I have had a headache for the last two days trying to figure out a theoretical problem related to my work. My best attempt to explain the problem, and the closest to a solution I have thus come up with, can be found in the email below, written to one of my research assistants. This is the kind of symbolic thinking that makes my forehead tie itself in a knot. Tell me if what I wrote means anything to you, 'cause it doesn't say a whole lot to me.

Hey Nik-

I have another favor to ask. I've been wracking my brains trying to figure out a problem, that we have no null hypothesis for what G should be. I try to explain the problem and what I'd like to do about it below.

Post-Reproductive Lifespan as measured by G cannot be negative, in that an individual cannot invest in reproduction after her death. G cannot even meaningfully be zero unless every individual dies at age M, the age at which fertility drops of to 5% of its former maximum. If even one individual in the study population lives past age M, G is non-zero. This has left me struggling to figure out what a meaningful null hypothesis for G could be. The answer seems to be that there isn't one. G is a parameter designed for a quantitative, rather than qualitative distinction. Human G is very different from G of non-human primates, but it isn't meaningful to ask if G of non-human primates is different than zero, because we know without knowing anything about the populations that it will be.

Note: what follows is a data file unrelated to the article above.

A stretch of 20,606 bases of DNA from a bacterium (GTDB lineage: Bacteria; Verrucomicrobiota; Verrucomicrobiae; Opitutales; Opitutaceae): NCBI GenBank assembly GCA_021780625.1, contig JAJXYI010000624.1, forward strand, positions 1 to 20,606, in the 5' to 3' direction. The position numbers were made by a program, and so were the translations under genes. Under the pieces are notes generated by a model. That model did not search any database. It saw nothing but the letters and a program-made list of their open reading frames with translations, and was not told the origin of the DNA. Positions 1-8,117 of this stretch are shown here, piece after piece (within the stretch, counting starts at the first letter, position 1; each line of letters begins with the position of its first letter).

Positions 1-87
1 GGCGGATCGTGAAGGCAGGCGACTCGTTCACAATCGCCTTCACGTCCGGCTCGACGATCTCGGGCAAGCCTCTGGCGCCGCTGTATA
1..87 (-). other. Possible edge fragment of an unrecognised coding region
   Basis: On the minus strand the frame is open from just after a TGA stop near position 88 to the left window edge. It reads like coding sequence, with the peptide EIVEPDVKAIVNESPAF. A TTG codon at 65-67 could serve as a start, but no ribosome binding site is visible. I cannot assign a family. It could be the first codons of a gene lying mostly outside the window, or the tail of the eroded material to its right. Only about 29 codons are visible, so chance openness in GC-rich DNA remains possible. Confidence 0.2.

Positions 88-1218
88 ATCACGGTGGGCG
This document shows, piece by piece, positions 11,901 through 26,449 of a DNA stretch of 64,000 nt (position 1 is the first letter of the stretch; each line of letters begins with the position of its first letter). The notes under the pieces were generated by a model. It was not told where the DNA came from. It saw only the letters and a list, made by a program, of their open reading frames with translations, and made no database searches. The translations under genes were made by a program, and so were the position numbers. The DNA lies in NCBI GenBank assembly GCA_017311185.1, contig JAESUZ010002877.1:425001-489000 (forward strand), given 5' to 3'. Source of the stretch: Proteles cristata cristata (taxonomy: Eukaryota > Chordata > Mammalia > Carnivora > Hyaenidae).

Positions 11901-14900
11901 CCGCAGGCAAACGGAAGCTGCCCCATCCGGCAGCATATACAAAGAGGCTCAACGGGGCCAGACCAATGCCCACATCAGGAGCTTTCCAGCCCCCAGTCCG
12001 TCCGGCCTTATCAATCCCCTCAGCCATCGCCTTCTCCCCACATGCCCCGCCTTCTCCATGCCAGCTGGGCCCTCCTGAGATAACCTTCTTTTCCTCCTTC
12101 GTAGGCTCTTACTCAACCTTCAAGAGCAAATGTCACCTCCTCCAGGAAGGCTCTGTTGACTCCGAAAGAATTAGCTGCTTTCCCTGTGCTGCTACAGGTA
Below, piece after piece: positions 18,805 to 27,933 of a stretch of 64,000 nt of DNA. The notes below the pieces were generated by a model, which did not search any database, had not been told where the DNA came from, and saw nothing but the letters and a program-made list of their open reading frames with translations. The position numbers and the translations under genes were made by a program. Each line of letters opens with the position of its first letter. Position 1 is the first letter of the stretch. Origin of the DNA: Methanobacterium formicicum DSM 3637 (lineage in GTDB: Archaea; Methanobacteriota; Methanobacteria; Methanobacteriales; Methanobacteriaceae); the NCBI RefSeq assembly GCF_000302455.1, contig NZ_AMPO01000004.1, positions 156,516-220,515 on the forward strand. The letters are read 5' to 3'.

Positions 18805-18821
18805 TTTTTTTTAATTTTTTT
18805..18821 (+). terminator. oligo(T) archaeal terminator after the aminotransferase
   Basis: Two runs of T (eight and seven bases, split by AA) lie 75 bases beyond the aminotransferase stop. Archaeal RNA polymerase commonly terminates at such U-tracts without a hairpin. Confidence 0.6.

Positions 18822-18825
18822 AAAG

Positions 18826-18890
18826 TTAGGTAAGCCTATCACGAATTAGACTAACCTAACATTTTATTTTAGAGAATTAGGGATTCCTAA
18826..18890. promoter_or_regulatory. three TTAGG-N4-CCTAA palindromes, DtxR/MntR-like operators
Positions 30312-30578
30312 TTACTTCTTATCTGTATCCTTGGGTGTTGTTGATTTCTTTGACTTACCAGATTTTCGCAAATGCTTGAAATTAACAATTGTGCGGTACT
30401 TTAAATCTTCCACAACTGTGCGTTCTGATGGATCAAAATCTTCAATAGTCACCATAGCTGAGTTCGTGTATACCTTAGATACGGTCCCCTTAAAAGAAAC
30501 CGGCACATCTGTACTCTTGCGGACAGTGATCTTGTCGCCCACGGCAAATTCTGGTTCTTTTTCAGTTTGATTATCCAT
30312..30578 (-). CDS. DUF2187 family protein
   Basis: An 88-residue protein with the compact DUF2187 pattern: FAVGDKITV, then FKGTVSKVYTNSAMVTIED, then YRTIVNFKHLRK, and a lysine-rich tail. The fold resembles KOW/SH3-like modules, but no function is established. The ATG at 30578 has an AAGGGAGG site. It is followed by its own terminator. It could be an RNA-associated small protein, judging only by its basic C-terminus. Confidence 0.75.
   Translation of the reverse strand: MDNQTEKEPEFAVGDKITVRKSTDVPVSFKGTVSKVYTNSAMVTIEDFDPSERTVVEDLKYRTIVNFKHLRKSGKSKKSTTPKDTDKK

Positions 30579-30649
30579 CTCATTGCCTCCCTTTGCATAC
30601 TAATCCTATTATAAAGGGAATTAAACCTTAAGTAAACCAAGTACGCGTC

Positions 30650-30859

The relevant question is: is senescence in fertility offset in age/time from actuarial senescence? If M, is the parameter we use to demarcate the end of fertility, we can use the exactly analogous measure, Z, to demark the end of meaningful survivorship. Z is defined as the last age for which p(x)≥0.05*max(p(x)). ( By the way, in case we don't have p(x) in the data you have, p(x)=1-q(x))

So then the question becomes, how much different is M from Z? Z-M is the post reproductive period, and (Z-M)/(Z-B) is the portion of the adult lifespan that is post reproductive. If we define S=(Z-M)/(Z-B), then S gives us a decent measure of how much reproductive senescence is offset from actuarial senescence. And one that I can at least imagine being zero, in that the rates of survival and fertility can drop simultaneously, even if each individual reproduces only before she dies.

Would you be so kind as to have Access calculate Z and S for the populations we have in the database, and then send me a spreadsheet with B, Z, S and M for each population? I'd like to get a sense of how these variables behave.

Thanks,

Dan

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